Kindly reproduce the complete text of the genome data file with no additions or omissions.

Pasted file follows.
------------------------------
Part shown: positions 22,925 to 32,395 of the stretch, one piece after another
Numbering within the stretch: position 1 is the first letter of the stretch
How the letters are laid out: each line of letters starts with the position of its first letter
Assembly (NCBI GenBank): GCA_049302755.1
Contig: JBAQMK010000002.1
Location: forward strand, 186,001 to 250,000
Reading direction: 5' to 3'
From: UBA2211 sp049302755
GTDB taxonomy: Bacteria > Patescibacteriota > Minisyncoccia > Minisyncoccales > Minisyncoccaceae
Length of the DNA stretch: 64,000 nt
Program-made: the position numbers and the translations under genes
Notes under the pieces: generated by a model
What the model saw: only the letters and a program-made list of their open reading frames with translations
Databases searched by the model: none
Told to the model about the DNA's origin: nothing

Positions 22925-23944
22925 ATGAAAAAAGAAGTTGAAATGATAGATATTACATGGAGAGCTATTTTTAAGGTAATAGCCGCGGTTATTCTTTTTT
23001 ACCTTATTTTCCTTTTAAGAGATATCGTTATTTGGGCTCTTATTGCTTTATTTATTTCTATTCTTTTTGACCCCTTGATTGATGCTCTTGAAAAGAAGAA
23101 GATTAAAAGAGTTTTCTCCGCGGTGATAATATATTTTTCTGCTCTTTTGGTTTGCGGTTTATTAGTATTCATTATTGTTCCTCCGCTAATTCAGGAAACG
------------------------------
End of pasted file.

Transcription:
Part shown: positions 22,925 to 32,395 of the stretch, one piece after another
Numbering within the stretch: position 1 is the first letter of the stretch
How the letters are laid out: each line of letters starts with the position of its first letter
Assembly (NCBI GenBank): GCA_049302755.1
Contig: JBAQMK010000002.1
Location: forward strand, 186,001 to 250,000
Reading direction: 5' to 3'
From: UBA2211 sp049302755
GTDB taxonomy: Bacteria > Patescibacteriota > Minisyncoccia > Minisyncoccales > Minisyncoccaceae
Length of the DNA stretch: 64,000 nt
Program-made: the position numbers and the translations under genes
Notes under the pieces: generated by a model
What the model saw: only the letters and a program-made list of their open reading frames with translations
Databases searched by the model: none
Told to the model about the DNA's origin: nothing

Positions 22925-23944
22925 ATGAAAAAAGAAGTTGAAATGATAGATATTACATGGAGAGCTATTTTTAAGGTAATAGCCGCGGTTATTCTTTTTT
23001 ACCTTATTTTCCTTTTAAGAGATATCGTTATTTGGGCTCTTATTGCTTTATTTATTTCTATTCTTTTTGACCCCTTGATTGATGCTCTTGAAAAGAAGAA
23101 GATTAAAAGAGTTTTCTCCGCGGTGATAATATATTTTTCTGCTCTTTTGGTTTGCGGTTTATTAGTATTCATTATTGTTCCTCCGCTAATTCAGGAAACG